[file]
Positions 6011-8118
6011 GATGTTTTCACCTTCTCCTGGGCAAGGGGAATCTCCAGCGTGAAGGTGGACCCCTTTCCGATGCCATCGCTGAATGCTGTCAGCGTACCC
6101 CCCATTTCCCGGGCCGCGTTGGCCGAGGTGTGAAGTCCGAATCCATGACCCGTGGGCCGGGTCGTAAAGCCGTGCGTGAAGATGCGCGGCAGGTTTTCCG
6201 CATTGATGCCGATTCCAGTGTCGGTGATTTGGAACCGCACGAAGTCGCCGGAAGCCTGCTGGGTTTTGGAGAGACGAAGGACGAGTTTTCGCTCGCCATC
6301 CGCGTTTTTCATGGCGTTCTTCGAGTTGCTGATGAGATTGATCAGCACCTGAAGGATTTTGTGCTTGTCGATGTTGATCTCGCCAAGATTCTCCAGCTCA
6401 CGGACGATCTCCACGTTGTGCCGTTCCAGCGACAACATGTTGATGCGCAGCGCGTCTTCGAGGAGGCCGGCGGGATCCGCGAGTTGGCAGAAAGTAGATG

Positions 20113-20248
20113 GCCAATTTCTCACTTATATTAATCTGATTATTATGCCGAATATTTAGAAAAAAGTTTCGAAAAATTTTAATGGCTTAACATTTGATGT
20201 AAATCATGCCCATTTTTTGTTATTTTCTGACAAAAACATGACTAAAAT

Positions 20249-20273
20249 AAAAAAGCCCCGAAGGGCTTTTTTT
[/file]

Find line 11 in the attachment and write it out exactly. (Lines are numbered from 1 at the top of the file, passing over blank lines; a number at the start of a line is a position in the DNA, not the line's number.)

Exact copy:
20249 AAAAAAGCCCCGAAGGGCTTTTTTT